P’burg financial audit led to many changes, mayor says


PRESTONSBURG – Though the financial audit recently filed on the city of Prestonsburg’s financials revealed no significant issues, Prestonsburg Mayor Les Stapleton said Wednesday that several key changes were put in place.

“These were issues I inherited,” Stapleton said Wednesday. “And even though it may not have been something that stood out, they needed to be fixed.”

The audit covered the remaining fiscal year of longtime mayor Jerry Fannin. Stapleton, after defeating Fannin for the seat, took office this past January.

One of the issues in that final audit, says Stapleton, was that the mayor was being paid too much.

“We’ve since corrected that,” he said.

In the full audit report, the recommendation stated “We would recommend mayor’s salary be calculated in accordance with Department of Local Government computation.” The audit reflects that Fannin’s salary as of the fiscal year ending June 30, 2014, was $105, 481.

Stapleton’s response to auditors is that his current salary under the new administration is “well below the maximum allowed.”

Another point within the audit, which covered the fiscal year ending June of 2014, focused on allegations related to the awarding of construction contracts that were required to be part of a bidding process.

The audit found no instances of this during the time-frame for the fiscal year of its focus, but, as is part of the auditing process, when bids were looked at for 2012 and 2013, there were instances in which two companies were awarded contracts were there had been no bidding process.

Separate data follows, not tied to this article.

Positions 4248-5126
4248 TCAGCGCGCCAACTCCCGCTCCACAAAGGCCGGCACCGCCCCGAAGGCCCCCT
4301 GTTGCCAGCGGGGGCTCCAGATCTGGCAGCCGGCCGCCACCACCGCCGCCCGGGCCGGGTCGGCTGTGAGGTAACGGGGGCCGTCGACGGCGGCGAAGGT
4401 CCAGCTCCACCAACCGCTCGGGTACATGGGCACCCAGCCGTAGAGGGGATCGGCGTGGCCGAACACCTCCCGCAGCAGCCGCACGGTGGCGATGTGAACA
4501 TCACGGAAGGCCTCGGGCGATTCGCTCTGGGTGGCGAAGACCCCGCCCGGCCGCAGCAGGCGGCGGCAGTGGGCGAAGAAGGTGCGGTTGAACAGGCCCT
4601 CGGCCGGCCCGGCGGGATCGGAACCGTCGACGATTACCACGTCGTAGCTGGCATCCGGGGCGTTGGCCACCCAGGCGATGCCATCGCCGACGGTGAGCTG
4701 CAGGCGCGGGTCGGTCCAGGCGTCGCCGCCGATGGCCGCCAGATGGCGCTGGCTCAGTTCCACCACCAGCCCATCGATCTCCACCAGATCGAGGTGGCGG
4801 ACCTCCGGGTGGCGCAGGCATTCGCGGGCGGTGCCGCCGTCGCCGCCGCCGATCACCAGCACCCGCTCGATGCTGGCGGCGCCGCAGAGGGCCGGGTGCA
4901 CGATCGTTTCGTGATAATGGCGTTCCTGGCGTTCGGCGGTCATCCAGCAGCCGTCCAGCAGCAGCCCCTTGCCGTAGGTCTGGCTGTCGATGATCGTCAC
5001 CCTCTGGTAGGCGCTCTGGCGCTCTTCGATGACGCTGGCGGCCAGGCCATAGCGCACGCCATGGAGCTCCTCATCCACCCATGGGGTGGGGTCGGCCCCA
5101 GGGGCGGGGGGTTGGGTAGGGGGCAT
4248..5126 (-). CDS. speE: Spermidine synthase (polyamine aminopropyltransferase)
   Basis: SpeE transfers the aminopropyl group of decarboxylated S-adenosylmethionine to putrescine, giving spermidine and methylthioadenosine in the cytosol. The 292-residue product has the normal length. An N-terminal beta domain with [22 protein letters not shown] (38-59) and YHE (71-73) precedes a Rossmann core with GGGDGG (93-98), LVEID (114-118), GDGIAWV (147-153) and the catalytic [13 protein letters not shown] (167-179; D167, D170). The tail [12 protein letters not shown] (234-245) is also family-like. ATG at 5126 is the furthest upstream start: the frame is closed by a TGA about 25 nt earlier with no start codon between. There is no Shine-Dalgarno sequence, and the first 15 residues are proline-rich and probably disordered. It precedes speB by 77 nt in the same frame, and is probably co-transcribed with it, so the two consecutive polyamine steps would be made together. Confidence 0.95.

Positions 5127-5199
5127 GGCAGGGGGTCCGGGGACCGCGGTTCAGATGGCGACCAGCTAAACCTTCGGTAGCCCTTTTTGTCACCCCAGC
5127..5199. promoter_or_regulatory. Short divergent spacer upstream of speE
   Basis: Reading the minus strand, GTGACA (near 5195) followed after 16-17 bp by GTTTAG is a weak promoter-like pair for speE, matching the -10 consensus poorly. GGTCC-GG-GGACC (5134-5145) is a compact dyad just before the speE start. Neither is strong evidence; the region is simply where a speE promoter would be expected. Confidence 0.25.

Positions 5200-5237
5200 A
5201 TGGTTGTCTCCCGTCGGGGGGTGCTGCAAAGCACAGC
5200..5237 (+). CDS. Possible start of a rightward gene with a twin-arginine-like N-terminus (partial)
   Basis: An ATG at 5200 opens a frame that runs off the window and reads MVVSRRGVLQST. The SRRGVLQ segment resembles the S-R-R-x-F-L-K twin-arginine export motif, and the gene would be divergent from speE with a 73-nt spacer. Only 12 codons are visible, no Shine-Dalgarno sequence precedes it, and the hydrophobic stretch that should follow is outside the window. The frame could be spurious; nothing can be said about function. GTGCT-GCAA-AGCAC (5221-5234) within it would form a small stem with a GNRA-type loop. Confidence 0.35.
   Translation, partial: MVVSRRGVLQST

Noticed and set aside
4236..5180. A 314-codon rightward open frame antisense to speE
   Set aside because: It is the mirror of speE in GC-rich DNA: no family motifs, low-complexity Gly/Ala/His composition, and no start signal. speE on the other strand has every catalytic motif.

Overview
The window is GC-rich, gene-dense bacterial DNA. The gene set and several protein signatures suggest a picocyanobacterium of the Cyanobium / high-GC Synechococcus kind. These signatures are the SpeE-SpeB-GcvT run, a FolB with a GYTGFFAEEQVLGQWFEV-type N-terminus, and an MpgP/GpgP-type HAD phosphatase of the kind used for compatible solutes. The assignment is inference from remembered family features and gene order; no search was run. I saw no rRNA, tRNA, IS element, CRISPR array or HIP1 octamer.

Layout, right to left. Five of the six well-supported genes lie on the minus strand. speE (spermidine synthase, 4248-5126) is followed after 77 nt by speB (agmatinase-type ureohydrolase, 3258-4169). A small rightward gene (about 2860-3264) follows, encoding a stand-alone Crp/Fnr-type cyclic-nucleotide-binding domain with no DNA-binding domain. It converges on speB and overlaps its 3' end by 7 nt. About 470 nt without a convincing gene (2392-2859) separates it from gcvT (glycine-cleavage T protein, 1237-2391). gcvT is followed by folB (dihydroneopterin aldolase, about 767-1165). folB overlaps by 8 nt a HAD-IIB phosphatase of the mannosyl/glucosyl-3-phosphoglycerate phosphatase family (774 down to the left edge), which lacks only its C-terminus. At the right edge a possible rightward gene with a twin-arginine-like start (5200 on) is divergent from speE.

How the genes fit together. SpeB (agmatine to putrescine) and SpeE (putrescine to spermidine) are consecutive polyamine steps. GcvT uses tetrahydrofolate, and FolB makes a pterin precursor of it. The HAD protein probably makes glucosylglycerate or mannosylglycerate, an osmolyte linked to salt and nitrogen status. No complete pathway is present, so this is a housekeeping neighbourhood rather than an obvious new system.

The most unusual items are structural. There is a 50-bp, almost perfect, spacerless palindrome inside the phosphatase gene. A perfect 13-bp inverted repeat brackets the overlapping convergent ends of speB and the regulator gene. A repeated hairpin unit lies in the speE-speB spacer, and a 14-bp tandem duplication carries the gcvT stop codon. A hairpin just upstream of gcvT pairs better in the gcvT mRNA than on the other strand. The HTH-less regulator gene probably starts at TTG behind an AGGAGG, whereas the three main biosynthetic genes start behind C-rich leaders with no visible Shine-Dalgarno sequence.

The report shows that that though no problems were found for the fiscal year 2015, Bob White Construction and Jarrell Construction evidently received contracts from the city without a bidding process during those previous years.

“However, we found that there were invoices paid to Bob White Construction and Jarrell Construction,” the report read. “In our limited look at the prior and subsequent fiscal years for projects totaling over $20,000, we could find no evidence that projects were bid.”

The report says there is the argument that the total amount could be attributed to various small projects, but that this would still remain an issue, if so.

“It is the argument that the projects were multiple small projects under the $20,000 threshold for each, but our interpretation of the KRS (Kentucky Revised Statutes) says that if you anticipate the total projects for the fiscal year to be over $20,000 it should be bid.”

Stapleton said Wednesday that Bob White Construction currently has a lawsuit against the city seeking payment for a bill.

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